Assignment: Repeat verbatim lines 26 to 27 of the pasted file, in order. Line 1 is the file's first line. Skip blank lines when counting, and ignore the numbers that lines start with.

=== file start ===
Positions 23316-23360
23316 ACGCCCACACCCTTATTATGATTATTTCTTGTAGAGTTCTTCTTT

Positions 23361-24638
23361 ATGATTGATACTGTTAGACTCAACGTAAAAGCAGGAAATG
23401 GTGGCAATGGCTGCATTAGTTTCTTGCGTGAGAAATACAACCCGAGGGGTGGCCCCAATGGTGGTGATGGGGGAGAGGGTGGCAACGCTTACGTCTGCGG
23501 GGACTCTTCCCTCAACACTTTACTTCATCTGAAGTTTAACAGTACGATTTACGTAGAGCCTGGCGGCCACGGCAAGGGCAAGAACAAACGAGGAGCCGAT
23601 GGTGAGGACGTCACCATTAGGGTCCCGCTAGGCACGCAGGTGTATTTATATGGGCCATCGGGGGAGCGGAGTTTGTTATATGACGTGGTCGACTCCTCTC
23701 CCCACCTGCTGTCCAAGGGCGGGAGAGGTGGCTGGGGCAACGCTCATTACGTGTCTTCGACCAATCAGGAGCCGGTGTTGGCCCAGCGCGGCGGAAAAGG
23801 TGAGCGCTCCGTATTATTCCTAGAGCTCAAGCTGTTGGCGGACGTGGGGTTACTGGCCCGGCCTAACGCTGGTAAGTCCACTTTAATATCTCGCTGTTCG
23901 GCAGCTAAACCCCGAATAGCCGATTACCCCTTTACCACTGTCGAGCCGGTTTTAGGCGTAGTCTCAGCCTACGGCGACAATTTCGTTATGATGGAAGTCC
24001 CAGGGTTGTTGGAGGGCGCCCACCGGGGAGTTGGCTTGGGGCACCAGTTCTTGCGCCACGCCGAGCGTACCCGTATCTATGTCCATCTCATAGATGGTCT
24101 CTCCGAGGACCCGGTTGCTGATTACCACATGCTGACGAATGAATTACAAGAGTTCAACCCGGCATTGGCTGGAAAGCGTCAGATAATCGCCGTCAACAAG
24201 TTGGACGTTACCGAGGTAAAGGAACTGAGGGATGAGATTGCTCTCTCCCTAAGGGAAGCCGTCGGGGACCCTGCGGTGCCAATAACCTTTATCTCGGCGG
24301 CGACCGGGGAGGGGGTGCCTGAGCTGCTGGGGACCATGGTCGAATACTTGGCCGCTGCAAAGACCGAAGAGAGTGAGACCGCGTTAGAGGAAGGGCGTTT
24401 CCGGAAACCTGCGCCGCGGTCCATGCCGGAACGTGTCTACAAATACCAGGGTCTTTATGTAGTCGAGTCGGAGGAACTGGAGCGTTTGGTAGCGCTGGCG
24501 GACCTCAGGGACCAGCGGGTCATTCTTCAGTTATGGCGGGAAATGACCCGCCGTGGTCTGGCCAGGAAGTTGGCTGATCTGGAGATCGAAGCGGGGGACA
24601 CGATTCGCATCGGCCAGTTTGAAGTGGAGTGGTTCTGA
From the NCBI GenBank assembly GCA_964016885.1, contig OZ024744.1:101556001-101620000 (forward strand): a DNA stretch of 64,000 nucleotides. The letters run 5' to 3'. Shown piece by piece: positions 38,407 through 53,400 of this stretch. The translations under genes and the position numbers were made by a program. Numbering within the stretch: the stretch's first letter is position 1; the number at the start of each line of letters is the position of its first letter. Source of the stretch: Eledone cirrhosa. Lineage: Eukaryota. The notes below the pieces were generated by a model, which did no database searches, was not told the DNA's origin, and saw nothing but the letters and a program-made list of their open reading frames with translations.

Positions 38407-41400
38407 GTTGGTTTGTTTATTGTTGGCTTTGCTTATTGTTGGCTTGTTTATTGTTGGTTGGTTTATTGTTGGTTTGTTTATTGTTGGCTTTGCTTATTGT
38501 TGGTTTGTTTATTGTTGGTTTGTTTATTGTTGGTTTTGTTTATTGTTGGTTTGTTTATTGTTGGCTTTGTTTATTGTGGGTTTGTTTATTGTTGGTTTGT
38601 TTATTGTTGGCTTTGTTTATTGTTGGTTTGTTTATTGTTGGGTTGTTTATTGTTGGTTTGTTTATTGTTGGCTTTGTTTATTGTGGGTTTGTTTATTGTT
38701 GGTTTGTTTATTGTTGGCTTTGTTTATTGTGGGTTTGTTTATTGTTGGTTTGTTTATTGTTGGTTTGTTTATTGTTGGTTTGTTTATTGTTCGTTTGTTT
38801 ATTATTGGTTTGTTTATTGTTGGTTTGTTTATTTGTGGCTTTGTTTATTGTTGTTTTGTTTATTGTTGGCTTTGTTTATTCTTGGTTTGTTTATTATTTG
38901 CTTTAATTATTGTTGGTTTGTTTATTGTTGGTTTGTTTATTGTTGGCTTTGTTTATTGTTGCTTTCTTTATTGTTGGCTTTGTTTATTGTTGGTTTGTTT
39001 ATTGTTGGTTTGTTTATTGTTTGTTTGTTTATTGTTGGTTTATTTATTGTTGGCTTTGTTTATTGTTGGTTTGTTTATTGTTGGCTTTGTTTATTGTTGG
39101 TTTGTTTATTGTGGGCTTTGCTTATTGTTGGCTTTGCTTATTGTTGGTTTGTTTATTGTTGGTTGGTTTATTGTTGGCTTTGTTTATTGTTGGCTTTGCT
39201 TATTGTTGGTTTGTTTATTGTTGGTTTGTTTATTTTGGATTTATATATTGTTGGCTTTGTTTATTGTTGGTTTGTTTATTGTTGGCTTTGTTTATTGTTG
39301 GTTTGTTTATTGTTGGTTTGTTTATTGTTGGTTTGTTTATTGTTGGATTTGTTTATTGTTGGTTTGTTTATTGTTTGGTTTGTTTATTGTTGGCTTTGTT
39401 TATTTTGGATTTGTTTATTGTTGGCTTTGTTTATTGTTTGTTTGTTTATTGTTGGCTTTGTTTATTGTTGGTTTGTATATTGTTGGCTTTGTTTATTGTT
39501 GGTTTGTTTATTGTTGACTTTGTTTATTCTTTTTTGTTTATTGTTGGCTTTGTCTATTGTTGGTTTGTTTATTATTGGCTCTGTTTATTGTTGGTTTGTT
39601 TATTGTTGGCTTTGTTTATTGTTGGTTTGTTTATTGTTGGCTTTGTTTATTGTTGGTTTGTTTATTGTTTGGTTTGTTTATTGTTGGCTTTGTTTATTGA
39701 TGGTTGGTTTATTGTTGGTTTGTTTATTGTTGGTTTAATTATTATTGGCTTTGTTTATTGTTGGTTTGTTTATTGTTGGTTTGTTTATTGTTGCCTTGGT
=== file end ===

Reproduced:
39001 ATTGTTGGTTTGTTTATTGTTTGTTTGTTTATTGTTGGTTTATTTATTGTTGGCTTTGTTTATTGTTGGTTTGTTTATTGTTGGCTTTGTTTATTGTTGG
39101 TTTGTTTATTGTGGGCTTTGCTTATTGTTGGCTTTGCTTATTGTTGGTTTGTTTATTGTTGGTTGGTTTATTGTTGGCTTTGTTTATTGTTGGCTTTGCT